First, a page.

In the matter of Ren Ci & Ors (FSD 210 of 2022), the Grand Court of the Cayman Islands granted a stay of Cayman Islands Court proceedings in support of an HKIAC arbitration. The Court held that, under section 4 of the FAAEA, an arbitration clause in a shareholders’ agreement remains applicable even if the complaint is based on an alleged breach of the articles of association rather than a breach of the relevant contracts. Additionally, the Court held that filing an application for injunctive relief, provided it contains a proper reservation of right to arbitrate, does not imply a voluntary submission to the court’s jurisdiction.
The case involved a joint venture between two investor groups led by Ren Ci (the “Plaintiff”), and Wang Yanzhi (the “Defendant”) when a dispute arose over the management and ownership of the JV company. The Cayman Islands’ Grand Court examined two key issues: Scope and Waiver
The Plaintiff argued that the dispute fell outside the scope of the arbitration agreement, as it arose in connection to a breach of the Articles of Association. It was the Plaintiff’s contention that in the company law context, it was appropriate to depart from the presumption that, as rational businesspeople, the parties would intend any dispute arising out of their relationship to be decided by the same tribunal. However, the Court rejected this argument and maintained that there was no reason to depart from the presumption, and that the shareholders’ rights under the Articles and the Shareholders’ Agreement was not significantly different, and therefore the arbitration clause in the Shareholders’ Agreement also applied to the dispute arising out of the breaches of the Articles.
The Court also rejected the Plaintiff’s argument that the Defendant had waived his right to arbitrate by applying for an interlocutory injunction, as he had appropriately reserved his right to arbitrate when he filed his acknowledgement of service, on multiple occasions in party correspondence after the action had commenced, and in his affidavit in support of the injunction.
This judgment highlights the Court’s pro-arbitration stance and emphasises the importance of clear contractual agreements. The Court also touched on the potential relief of rectification of the register of members and directors under section 46 of the Companies Act (2023 Revision). However, the Court observed that the issue was not significantly developed during oral submissions to warrant any relief on that basis. This is a developing area of law and the pending Privy Council decision in FamilyMart, discussed below, is eagerly anticipated.
At the time of writing this article, the Privy Council is expected to deliver their judgment in the matter of Ting Chuan (Cayman Islands Holding Corporation v FamilyMart China Holding Co. Ltd., JCP, 2020/0055. The case involves the issue of the arbitrability of shareholder disputes involving Cayman Islands companies and shareholders’ petitions for the compulsory winding up of a solvent company on “just and equitable” grounds. In October 2018, FamilyMart filed a shareholder’s petition seeking to wind up the Company due to complaints about Ting Chuan’s management of the Company. In response, Ting Chuan applied to have the petition struck out, arguing that any disputes should be resolved through arbitration.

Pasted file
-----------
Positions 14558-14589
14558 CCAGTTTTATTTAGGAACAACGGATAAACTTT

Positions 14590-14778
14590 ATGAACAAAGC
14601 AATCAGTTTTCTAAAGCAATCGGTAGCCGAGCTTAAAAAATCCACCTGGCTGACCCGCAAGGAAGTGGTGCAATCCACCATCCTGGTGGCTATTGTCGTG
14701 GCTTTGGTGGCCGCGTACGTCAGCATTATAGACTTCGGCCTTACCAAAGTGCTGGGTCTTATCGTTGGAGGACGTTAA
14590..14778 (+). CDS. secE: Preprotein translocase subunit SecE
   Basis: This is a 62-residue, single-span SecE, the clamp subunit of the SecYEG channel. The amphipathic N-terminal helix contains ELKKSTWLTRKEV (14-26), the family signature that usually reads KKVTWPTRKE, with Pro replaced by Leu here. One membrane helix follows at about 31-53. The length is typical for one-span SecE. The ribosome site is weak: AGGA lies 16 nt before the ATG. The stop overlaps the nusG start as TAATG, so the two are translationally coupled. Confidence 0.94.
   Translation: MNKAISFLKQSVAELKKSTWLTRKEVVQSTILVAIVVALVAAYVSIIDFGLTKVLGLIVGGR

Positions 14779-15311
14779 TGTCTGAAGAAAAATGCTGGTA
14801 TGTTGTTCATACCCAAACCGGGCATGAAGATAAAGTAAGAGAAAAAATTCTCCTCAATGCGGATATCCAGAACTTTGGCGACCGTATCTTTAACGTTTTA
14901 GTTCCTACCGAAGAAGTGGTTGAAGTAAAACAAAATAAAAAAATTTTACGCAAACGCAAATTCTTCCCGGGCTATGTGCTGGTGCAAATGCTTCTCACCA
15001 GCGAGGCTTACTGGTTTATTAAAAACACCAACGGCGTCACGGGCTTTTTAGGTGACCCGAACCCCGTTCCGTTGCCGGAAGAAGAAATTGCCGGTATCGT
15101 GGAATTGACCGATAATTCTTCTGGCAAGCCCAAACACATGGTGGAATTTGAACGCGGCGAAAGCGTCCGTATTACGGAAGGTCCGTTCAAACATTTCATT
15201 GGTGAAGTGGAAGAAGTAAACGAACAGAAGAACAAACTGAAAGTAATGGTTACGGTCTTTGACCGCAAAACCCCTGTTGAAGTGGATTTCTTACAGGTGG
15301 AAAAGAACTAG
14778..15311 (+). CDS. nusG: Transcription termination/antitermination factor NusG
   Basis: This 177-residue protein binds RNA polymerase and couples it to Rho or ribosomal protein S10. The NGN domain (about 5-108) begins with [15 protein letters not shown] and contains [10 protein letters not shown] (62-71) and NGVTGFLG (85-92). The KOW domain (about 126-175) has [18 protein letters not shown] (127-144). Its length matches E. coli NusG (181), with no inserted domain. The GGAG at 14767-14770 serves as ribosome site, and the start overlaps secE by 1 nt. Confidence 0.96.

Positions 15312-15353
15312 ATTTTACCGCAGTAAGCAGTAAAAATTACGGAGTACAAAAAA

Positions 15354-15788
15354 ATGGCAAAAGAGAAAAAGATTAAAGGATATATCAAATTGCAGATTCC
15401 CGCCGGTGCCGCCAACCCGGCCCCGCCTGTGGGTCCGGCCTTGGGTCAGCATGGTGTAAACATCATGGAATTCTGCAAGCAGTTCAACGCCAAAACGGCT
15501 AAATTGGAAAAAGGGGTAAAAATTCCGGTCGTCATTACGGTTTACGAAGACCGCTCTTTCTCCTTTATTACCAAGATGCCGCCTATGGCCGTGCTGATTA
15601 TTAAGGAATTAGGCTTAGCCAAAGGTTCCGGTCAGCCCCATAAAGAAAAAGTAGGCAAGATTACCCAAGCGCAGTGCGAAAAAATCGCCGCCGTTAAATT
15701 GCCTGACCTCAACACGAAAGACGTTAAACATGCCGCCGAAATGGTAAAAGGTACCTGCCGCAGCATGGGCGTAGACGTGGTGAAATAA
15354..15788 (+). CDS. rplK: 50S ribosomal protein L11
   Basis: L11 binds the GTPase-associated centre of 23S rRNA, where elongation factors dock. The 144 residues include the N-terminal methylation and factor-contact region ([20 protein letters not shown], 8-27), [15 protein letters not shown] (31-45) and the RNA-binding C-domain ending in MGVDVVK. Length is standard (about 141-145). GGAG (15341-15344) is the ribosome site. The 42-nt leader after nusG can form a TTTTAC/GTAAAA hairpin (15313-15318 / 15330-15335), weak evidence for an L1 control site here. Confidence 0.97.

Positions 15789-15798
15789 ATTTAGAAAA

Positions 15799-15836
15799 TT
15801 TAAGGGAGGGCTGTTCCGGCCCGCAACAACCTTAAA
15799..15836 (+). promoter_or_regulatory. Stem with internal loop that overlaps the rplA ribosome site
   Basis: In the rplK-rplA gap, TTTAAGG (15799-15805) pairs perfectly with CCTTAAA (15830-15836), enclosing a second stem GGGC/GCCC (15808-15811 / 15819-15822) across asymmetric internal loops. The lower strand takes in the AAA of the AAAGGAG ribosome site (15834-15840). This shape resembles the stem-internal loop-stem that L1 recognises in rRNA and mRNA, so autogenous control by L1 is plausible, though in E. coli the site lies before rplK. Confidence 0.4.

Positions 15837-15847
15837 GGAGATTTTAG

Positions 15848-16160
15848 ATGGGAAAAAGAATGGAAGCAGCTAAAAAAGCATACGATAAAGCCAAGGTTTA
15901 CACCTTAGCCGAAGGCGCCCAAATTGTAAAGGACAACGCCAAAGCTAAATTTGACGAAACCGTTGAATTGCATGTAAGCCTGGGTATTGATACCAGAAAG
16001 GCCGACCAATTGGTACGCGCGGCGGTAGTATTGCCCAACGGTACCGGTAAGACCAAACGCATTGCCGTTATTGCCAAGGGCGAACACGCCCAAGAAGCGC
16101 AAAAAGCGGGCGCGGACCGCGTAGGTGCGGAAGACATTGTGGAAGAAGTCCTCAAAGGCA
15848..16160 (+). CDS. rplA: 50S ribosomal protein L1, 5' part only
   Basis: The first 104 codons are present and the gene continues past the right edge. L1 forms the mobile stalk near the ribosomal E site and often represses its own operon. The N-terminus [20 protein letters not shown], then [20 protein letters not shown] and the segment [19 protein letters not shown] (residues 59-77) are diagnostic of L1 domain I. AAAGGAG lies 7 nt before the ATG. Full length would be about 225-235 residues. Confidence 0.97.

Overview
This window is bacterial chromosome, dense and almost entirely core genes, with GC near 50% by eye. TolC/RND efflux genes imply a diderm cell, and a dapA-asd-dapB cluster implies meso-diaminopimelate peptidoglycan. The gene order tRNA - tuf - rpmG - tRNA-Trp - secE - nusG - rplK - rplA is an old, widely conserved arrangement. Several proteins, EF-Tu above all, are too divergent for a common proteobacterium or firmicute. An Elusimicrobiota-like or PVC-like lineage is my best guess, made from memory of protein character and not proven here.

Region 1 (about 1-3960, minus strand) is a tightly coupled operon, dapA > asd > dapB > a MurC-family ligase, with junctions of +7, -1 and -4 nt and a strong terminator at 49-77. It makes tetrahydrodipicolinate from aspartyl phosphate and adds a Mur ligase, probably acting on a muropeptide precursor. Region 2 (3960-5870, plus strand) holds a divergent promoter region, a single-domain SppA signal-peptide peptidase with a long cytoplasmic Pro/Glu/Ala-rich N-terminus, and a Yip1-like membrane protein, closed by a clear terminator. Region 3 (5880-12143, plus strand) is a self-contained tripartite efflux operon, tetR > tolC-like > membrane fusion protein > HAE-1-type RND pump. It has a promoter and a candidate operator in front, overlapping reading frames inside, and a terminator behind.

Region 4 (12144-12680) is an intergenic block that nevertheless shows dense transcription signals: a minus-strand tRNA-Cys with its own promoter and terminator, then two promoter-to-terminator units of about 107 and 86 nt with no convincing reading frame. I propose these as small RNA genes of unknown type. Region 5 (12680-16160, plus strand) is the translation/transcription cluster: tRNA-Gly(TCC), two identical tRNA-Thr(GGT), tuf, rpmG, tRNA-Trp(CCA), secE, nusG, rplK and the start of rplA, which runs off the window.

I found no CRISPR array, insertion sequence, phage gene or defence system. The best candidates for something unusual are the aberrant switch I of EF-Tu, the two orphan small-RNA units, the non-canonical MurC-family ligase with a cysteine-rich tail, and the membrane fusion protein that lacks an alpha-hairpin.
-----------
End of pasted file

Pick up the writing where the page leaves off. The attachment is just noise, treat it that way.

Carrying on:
The Grand Court of the Cayman Islands, presided over by Mr. Justice Kawaley, rejected the strike-out application in 2019, but granted a stay on the petition until the complaints raised in the petition had been arbitrated. However, in 2020, the Cayman Islands Court of Appeal (Moses JA, Martin JA and Rix JA) held that “where the underlying issues are central and inextricably connected to determination of the statutory question whether the company should be wound up on just and equitable grounds, the possibility of hiving off those issues becomes more difficult … in order to determine the threshold issue as to whether there are sufficient grounds to justify winding up on just and equitable grounds, the court must evaluate all the circumstances of the case.”
The Privy Council’s decision is eagerly awaited by those involved in both the litigation and the arbitration of corporate disputes in common law jurisdictions. With the establishment of CI-MAC, the release of its modern arbitration Rules, and the recent pro-arbitration decisions by the Grand Court, Cayman has emerged as an increasingly appealing and viable option for international arbitration and is well positioned to become an arbitration hub for the Caribbean and beyond.
Megan is an attorney with Paget-Brown Chambers and is the CEO of the Cayman International Arbitration Centre. Her practice areas include Arbitration and Mediation, Trusts, Corporate Governance, Blockchain Technology and Digital Assets. She is admitted to Practice Law in the Cayman Islands, the District of Columbia, Wyoming and Missouri.